India’s nascent private space sector has presented a wishlist of tax incentives and a production-linked incentive scheme in the upcoming Union Budget to boost local manufacturing and spur research and development.
“In the 2023-24 Union Budget, we would like to request a space-based production linked incentive (PLI) scheme for space tech start-ups to help boost local manufacturing and encourage building capability within the country,” said Awais Ahmed, co. -founder and CEO, Pixxel, a Bengaluru-based space start-up.
Last year, Pixxel became the first Indian start-up to launch its own hyperspectral imaging satellite, “Shakuntala”, onboard SpaceX’s rideshare rocket and followed it up with another similar satellite, “Anand”, using ISRO’s PSLV rocket. It plans to have a constellation of earth observation satellites soon.
“In the Union Budget 2023-24, we request a further ₹100 crore issuance as viability gap funding (VGF) to set up new infrastructure,” said Kranthi Chand, the head of strategy and special projects, DhruvaSpace.
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DhruvaSpace, a Hyderabad-based start-up, also launched two satellites onboard the PSLV rocket in November and has plans to set up a satellite-manufacturing unit for a range of applications.
Chand also wants the Government to make a dedicated allocation of ₹1,000 crore for the Defense Space Agency (DSA) for the procurement of new technology from the industry.
He noted that an acceptance of necessity (AoN) has been accorded by the Ministry of Defense and Services headquarters for several satellite and space technology projects.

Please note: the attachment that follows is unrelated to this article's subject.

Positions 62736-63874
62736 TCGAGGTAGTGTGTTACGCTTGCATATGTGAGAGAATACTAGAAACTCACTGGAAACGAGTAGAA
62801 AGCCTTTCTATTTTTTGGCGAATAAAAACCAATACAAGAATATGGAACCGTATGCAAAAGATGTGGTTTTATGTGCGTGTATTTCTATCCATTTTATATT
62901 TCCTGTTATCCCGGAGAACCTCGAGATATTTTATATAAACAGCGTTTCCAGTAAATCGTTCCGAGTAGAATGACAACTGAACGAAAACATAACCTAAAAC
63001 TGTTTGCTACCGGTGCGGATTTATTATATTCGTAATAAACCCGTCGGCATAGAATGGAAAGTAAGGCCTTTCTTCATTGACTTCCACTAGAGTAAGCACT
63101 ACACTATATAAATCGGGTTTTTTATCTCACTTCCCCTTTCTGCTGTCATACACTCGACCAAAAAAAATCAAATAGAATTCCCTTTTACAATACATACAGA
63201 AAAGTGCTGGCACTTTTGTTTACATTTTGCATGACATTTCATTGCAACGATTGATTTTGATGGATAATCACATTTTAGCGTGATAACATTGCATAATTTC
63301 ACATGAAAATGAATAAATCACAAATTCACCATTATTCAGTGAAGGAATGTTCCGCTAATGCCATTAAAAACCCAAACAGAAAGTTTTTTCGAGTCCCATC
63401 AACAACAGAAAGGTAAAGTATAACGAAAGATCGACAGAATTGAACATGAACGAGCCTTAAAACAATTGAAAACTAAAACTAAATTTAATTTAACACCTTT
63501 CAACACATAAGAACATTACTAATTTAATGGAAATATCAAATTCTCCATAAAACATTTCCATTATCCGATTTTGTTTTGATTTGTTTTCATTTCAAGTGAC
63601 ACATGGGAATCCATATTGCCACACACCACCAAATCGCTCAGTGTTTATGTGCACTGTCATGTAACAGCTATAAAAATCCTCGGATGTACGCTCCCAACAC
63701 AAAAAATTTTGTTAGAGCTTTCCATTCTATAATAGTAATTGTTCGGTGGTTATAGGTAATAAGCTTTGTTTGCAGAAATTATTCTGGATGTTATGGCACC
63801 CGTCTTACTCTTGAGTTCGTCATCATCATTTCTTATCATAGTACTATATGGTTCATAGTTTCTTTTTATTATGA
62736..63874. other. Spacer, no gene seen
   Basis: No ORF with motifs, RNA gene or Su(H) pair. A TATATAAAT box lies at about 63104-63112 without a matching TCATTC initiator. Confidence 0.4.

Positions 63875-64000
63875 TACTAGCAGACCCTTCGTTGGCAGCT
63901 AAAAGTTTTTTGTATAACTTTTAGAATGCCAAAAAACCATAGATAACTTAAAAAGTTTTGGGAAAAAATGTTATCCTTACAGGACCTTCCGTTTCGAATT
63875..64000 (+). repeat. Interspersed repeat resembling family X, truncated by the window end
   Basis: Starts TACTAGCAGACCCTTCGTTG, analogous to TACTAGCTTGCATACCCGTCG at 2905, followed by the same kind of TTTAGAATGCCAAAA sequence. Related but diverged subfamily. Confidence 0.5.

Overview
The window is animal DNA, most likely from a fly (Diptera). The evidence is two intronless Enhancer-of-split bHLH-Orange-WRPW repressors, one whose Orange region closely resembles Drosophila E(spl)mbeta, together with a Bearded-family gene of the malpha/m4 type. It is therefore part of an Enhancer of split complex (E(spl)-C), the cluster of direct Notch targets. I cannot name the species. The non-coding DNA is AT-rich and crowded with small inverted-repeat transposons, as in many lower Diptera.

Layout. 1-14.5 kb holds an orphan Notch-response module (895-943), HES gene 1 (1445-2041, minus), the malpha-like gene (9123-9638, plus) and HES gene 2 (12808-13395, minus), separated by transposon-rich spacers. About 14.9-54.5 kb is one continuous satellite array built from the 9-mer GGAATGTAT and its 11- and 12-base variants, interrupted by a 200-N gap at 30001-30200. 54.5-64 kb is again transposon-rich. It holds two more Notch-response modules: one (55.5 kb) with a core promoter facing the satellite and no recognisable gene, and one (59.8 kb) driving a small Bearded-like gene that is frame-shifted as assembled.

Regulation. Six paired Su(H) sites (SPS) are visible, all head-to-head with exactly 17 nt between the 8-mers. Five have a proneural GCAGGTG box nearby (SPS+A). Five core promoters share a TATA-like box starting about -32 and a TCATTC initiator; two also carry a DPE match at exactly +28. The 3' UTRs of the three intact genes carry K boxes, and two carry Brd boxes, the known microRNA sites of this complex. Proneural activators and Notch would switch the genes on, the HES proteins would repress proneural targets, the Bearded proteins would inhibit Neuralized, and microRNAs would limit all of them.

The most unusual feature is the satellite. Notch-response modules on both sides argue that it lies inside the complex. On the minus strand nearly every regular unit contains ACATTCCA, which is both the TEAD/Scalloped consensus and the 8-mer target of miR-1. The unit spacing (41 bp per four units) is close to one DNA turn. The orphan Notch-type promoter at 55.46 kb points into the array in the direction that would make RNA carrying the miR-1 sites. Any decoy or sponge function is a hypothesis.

According to Indian Space Association (ISpA) Director General Lieutenant General AK Bhatt (Retd), suggestions were received from the space industry on tax policies and incentives to promote investment, research and development, and employment in the space sector.
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The ISpA said a PLI scheme for the space sector will promote research and development in the country and provide incentives to entities engaged in the sector.
The ISpA also wants the Government to provide financial support through loans, grants, and tax incentives to the companies and organizations in the space sector.
“Since the new space policy is in its final stages of development, the provision of tax exemption for start-ups should be continued till the time the incumbent policy is released or implemented,” Bhatt said.
Considering that most space-tech companies in India are start-ups and access to capital is an issue, it would be beneficial to create parity in terms of the short-term capital gains tax rate and treatment with respect to listed and unlisted entities, and also provide exemption from angel tax, the ISpA said.
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Bhatt also wants the government to set up space technology parks and form a group of experts for the use of the space ecosystem.
“We believe this allocation gives the much-needed thrust towards cutting-edge tech development by reducing the revenue risk to recover costs, while providing a financially attractive return for the private sector,” Chand said.
India’s space economy was pegged at $9.6 billion in 2020 and was expected to touch $12.8 billion by 2025, according to a report released by the ISpA and EY last year.